Victor Mendoza stepped over a strangled woman’s body and emerged from the treeline beyond the moonlit backdrop of high-rise resorts and coastal landscapes laden with palm trees and cactus, near Aruba’s sandy shoreline. Clad in a black wetsuit and with a grease-smeared face, he moved with purpose across the powder-soft sand toward the shimmering essence of turquoise water forming the Caribbean Sea. He carried a canvas duffel bag in one hand and a scuba tank in the other. Long black hair draped down the back of his neck between his shoulder blades. Rippling muscles lined his tattooed forearms, emblazoned with the image of an eagle clutching a U.S. Navy anchor, trident, and flintlock pistol.

He placed the scuba tank upright on the beach extending out of sight in both directions along the eastern edge of the narrow island. Rolling surf lapped at his ankles while divi-divi trees swayed from the force of constant trade winds sculpting the chest-high shrubs into various Bonsai patterns.

He retrieved the dive equipment from the canvas duffel and secured the steel scuba cylinder to the BCD—buoyancy control device. From the bottom of the bag, he removed a pair of black dive fins. He slung the tank on his back, sliding both arms through the BCD before standing first on one leg and then the other to secure the fins on his feet as he looked out at a yacht anchored several hundred yards from shore.

Treading backward through the water, he bit gently on the regulator in his mouth and inhaled his first breath of compressed air. In front of him, the mountain of Hooiberg loomed above the center of Aruba’s landscape, providing him a final glimpse of the island paradise he’d enjoyed for the last few days.

Within minutes, he began moving with grace and power underwater, his well-rehearsed scissor kicks a polar opposite to the cumbersome motion of walking backward on sand. He swam with the current, which pushed him farther out to sea. Then he descended to a depth of twenty feet and equalized the pressure in his ears. Below him, moonlit schools of yellowtail fish circled colonies of dome-shaped brain coral while hundreds of blue tang darted back and forth near tube sponges and clusters of reddish-brown gorgoneas.

When he reached his destination, he ascended from his shallow depth, blowing tiny bubbles to release the compressed air from his lungs before he surfaced at the motor yacht’s stern. He removed and discarded his mask and scuba gear, then glided toward the hundred-foot vessel’s extended swim platform. He recognized the name $ea-Note painted in green letters across the transom.

He climbed the boarding ladder. Above him, a British flag extended from a brass-mounted pole above the starboard gunwale. Dripping on the deck’s carpet liner, he felt the massive boat sway gently from the endless waves brought on by steady tradewinds. Beside him, a queen-size sun pad doubled as a roof to the covered garage housing a sixteen-foot runabout.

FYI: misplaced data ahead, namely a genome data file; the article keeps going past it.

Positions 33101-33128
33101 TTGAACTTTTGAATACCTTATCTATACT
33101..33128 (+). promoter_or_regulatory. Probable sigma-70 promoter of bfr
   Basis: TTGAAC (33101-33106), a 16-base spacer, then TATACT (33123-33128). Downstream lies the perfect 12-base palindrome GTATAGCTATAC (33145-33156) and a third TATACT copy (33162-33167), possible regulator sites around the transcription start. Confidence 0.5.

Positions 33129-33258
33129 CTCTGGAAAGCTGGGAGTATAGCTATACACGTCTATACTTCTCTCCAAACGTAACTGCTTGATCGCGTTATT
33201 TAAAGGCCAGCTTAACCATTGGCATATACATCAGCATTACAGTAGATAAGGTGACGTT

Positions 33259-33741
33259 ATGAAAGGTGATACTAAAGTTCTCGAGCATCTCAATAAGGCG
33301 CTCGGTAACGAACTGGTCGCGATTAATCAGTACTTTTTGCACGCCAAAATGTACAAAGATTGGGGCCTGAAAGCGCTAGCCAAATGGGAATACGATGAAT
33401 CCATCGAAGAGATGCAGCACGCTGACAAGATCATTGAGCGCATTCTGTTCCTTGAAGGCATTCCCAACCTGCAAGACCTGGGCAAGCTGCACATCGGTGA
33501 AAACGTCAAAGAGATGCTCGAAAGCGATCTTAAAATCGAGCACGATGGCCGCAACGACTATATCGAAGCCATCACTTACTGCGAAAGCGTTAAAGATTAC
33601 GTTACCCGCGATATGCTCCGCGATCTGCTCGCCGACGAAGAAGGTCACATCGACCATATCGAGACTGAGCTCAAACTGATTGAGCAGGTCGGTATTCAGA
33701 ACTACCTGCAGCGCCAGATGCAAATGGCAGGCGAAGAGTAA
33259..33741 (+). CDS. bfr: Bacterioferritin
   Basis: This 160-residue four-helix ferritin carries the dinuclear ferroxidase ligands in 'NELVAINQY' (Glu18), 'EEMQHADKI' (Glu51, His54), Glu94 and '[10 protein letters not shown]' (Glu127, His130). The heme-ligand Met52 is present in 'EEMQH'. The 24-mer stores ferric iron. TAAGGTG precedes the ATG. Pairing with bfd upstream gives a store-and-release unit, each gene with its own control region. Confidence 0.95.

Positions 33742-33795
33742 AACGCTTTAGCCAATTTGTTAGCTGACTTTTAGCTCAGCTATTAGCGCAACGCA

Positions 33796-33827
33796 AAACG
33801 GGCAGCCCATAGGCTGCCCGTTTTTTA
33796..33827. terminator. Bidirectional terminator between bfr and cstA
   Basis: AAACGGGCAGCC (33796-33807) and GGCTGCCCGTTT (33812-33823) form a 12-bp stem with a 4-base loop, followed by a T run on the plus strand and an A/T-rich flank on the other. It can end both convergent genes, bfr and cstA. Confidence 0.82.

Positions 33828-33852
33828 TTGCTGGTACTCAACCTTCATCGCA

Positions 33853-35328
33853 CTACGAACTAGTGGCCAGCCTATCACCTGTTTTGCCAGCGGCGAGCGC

Masking the sound of his own movement, he listened for conversation and other telltale signs of life while he approached the lower helm station.

Once below deck, he caught a whiff of brandy blended with the lingering scent of Cuban cigars. He found the spacious salon devoid of crew or passengers as he crept around a leather sofa arranged in an L-shape configuration beside a lacquered teak settee. Across the room, a ceramic elephant lay upside down at the base of a built-in entertainment center.

In the galley, teak cabinetry with holly accents surrounded the microwave and full-size refrigerator freezer. An overhead rack of wine glasses hung upside down above a wet bar with an open decanter and a brandy snifter with lipstick on the rim.

He opened a sliding drawer and chose a paring knife nestled in a velvet-lined tray. He checked the port stateroom first and found an empty berth with a hanging locker fronted by an oval mirror. An open door revealed an empty storage compartment where a damp towel hung from a brass rod above the toilet bowl. Dental floss spatter painted the mirror above the shallow sink.

He moved stealthily, proceeding to the starboard stateroom and pressed his ear to the polished maple door.

Inside the narrow cabin, he found an empty bed with a comforter folded neatly at one end. Sheets hung limp over one side. Above the bed, a full moon peered through a porthole, casting natural light on a flat screen television on the wall.

He gripped the knife in his right hand and touched his left to the brass knob on the panel closest to him. He exhaled between pinched lips, pulling the panel open to reveal an assortment of female clothing on wooden hangers. He stabbed the knife toward the back and inspected the lower space to find boat shoes, swim trunks, and a bottle of sunscreen lotion in a tote bag.